“My brothers and sisters, believers in our glorious Lord Jesus Christ must not show favoritism. Suppose a man comes into your meeting wearing a gold ring and fine clothes, and a poor man in filthy old clothes also comes in. If you show special attention to the man wearing fine clothes and say, “Here’s a good seat for you,” but say to the poor man, “You stand there” or “Sit on the floor by my feet,” have you not discriminated among yourselves and become judges with evil thoughts?” (James 2:1-4) James is cautioning us not to make appearances more important than character, which he discussed in the first chapter. If we show special attention to the wealthy (or celebrities), we must look at our motivation in doing so. Are we being selfish? Are we able to view either the wealthy or the poor as a human being in need of Christian fellowship? If we say that Christ is our Lord, then we must live as He requires, showing no favoritism and loving all people regardless of whether they are rich or poor, famous or not.
When he was a student, the famous Indian leader, Mahatma Gandhi, considered becoming a Christian. He read the Gospels and was moved by them. It seemed to him that Christianity offered a solution to the caste system that plagued the people of India.
One Sunday, he went to a local church. He had decided to see the pastor and ask for instruction on the way of salvation. But when he entered the church, which consisted of white people, the ushers refused to give him a seat. They told him to go and worship with his own people. He left and never went back “If Christians have caste differences also,” he said, “I might as well remain a Hindu” (from “Our Daily Bread,” [Feb., 1979]).
That tragic story illustrates the sin that James writes against in our text. His focus is on the sin of showing favoritism to the rich and despising the poor, but his words apply to all types of prejudice, whether it is based on economic status, race, or anything else. To favor some people and to disregard others based on outward factors is a terrible sin that plagued the early church in James’ day. It has plagued the church in every generation, because it stems from pride, which is endemic to our fallen hearts. Favoritism ignores the glory of the New Testament church, “in which there is no distinction between Greek and Jew, circumcised and uncircumcised, barbarian, Scythian, slave and freeman, but Christ is all, and in all” (Col. 3:11). The makeup of the local church should baffle the world. The world should not be able to explain how people of different races, economic and social levels, and age groups can come together in love and harmony. To divide up the church along such lines obliterates the glory of God and His salvation!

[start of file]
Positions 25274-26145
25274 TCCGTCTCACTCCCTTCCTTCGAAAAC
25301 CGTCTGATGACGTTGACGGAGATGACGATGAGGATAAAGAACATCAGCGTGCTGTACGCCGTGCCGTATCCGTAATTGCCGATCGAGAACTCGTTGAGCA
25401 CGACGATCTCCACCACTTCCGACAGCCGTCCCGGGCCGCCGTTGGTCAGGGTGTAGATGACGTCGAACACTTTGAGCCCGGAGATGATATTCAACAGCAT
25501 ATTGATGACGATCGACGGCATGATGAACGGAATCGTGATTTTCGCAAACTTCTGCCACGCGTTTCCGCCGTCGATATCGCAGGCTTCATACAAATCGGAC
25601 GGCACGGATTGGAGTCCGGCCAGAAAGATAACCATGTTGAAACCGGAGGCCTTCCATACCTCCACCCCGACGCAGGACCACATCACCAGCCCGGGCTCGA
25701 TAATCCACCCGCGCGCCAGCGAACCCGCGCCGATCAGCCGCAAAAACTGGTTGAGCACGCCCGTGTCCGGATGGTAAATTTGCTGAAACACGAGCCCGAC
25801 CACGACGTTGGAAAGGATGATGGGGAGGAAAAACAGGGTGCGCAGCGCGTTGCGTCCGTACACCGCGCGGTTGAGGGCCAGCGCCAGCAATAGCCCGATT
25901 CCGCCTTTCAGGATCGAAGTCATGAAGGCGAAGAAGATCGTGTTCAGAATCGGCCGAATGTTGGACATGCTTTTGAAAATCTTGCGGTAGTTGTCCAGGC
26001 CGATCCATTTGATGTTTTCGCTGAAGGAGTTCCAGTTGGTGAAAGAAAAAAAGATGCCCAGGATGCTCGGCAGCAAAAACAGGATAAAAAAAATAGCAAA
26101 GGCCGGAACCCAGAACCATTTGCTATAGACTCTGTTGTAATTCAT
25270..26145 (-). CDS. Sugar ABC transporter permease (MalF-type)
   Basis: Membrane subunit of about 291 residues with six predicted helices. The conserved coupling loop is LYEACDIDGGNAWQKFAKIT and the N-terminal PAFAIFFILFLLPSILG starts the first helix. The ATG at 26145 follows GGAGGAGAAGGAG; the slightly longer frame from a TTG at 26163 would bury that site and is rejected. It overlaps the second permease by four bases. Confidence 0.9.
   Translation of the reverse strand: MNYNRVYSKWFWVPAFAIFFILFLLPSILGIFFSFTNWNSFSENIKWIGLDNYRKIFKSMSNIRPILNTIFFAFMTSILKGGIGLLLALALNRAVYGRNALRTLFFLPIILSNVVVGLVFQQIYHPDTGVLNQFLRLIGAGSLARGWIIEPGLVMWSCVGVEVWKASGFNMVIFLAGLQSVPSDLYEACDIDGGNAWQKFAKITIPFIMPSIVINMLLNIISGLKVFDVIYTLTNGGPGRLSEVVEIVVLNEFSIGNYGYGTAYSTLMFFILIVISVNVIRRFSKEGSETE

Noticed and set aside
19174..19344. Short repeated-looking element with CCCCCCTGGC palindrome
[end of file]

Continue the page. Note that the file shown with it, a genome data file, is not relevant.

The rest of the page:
Partiality puts man as judge in the place of our glorious Lord Jesus Christ! By focusing our attention on Jesus Christ in His glory, James addresses the problem of favoritism in two ways. First, he gets us to see how petty our distinctions between the rich and poor (or any other distinctions) really are. When we exalt men on account of their wealth or power or status, we rob glory from Jesus Christ, who sovereignly gives us everything that we are and have (1 Cor. 4:7). Rather than exalting the rich, we should exalt the supreme glory of Christ alone.
We are not to assume that earthly riches are a sign of God’s blessing and approval. God does not promise us earthly rewards or riches; “Do not store up for yourselves treasures on earth, where moths and vermin destroy, and where thieves break in and steal. But store up for yourselves treasures in heaven, where moths and vermin do not destroy, and where thieves do not break in and steal. For where your treasure is, there your heart will be also.” (Matthew 6:19-21)
In fact, Christ calls us to be ready to suffer for Him and give up everything in order to hold on to eternal life. “Jesus said to them, ‘Truly I tell you, at the renewal of all things, when the Son of Man sits on his glorious throne, you who have followed me will also sit on twelve thrones, judging the twelve tribes of Israel. And everyone who has left houses or brothers or sisters or father or mother or wife or children or fields for my sake will receive a hundred times as much and will inherit eternal life. But many who are first will be last, and many who are last will be first.'” (Matthew 19:28-30)
Second, when James ascribes glory to the Lord Jesus Christ, it probably points to His coming in power and glory to judge the earth (Matt. 26:64). In 2:4, James says that when we make distinctions among people based on outward factors, we set ourselves up as judges with evil motives (or thoughts). We don’t see the hearts of men, as God does (1 Sam. 16:7). To judge a man based on his outward appearance is to usurp the place of Jesus Christ in His glory as judge of all the earth. “Do not judge, or you too will be judged. For in the same way you judge others, you will be judged, and with the measure you use, it will be measured to you.” (Matthew 7:1-2) In the previous chapter, James told us “Religion that God our Father accepts as pure and faultless is this: to look after orphans and widows in their distress and to keep oneself from being polluted by the world.” By caring for these powerless people, the church and members of the church put God’s Word into practice. When we give with no hope of receiving in return, we show what it means to serve others – and that is giving grace!